Sowing wheat - Information about seed rates, seed dates and soil preparation
Wheat is one of the most commonly grown cereals in the world, grown on more land than any other food plant and used for human consumption as well as livestock feed. Sowing wheat can easily become a major challenge for farmers.
What is the right seed rate for wheat?
Sowing quantity, the selected variety, sowing date, weather conditions, agronomic properties and above all experience with individual field performance must be brought together for optimal wheat sowing.
The establishment of a wheat stock before winter is based on plant density per square meter. The probable field emergence - less the expected plant losses over winter - results right in the seed rate. In principle, the worse the seeding conditions and the later the seed is planted, the higher the seed rate. The sowing date has the greatest influence on the required seed rate.
The following seed rates have proven successful: For early sowing (beginning of September), a seeding intensity of 220 to 260 grains/m² is recommended. For normal sowing (end of September to end of October), the seed amount should be raised to 300 to 340 grains/m². For late sowing (later than October), a sowing intensity of 380 - 420 grains is recommended.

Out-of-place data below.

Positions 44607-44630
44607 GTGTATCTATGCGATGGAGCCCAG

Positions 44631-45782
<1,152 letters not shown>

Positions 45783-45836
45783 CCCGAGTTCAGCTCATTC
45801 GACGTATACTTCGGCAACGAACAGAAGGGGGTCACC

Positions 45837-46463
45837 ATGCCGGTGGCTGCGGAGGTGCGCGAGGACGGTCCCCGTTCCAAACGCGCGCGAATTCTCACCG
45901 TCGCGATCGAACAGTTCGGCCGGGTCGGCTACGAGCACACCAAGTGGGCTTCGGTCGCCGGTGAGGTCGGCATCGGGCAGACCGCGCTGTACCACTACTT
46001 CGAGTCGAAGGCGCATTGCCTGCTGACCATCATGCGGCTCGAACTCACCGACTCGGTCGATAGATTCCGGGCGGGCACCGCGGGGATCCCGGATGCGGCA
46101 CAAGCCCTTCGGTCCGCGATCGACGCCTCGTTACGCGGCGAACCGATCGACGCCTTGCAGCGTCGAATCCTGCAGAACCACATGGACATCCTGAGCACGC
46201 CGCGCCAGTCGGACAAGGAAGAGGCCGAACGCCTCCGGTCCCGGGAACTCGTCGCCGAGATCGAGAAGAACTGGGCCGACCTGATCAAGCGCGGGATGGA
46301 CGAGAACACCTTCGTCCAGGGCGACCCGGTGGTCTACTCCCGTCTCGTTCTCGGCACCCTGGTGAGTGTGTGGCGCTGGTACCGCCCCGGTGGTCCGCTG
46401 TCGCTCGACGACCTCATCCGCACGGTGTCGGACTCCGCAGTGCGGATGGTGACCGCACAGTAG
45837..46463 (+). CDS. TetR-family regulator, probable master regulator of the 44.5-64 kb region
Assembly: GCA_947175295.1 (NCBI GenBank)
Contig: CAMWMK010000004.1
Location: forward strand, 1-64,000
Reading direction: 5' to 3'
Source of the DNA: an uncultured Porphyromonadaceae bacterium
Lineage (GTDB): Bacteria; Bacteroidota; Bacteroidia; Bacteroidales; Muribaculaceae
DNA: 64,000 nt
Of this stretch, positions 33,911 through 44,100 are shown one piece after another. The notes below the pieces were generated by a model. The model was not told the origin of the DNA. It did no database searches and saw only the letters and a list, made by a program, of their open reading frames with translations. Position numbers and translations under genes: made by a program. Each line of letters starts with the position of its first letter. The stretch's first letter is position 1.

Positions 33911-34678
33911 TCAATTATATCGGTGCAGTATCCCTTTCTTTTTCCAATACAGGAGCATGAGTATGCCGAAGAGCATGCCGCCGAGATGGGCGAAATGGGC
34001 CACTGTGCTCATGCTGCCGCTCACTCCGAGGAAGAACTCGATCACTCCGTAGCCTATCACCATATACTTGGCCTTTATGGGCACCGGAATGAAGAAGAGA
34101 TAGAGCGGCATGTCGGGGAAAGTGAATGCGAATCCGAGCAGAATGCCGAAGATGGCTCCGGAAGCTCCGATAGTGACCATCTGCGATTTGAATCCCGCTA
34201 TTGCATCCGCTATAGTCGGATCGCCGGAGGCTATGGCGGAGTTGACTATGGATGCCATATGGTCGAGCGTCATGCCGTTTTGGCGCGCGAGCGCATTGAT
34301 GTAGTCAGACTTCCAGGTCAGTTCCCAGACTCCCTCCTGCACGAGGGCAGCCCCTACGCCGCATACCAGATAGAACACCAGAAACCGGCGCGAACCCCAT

A slight increase in the seed quantity by 10 percent is recommended for a direct sowing or planned mechanical weed control.
KWS supports farmers with the right tool so that you too can find the right sowing intensity for the cultivation of wheat: Calculate quickly and easily your seed rate and the required amount of seed for your farm.
What are the habitat demands of wheat?
The location also influences the optimal sowing time for wheat. Good soil quality can maximise your yields: For wheat cultivation, soils with a good water and air balance as well as high capacity of nutrients are best suited. As cultivated pre-crops, grain legumes, rapeseed and ground crops are particularly recommended. Perennial feed plants and silage maize are slightly less suitable than pre-fertilization. Due to the hazard of harmful pathogens, winter cereals are the worst suited for pre-fertilisation.
Winter wheat is more able to exploit the moisture supply of deeper soil layers due to the early draught of the roots and the high root formation compared to other crop species.
In order to meet the habitat demands of winter wheat, a garish, well-laid soil with high usable field capacity and good rootability is an advantage. This ensures the moisture and nutrient claim of the wheat.
How to prepare the soil for sowing wheat?
Different procedures and methods are available to prepare the seedbed. The preparation of the soil can be carried out as mulch sowing without ploughing. A previous ploughing veneer is also possible. Due to the increased risk for fusarium, plow use is recommended after corn as a pre-fertilisation. On areas with an increased risk of erosion, mulch and no-till methods should be preferred.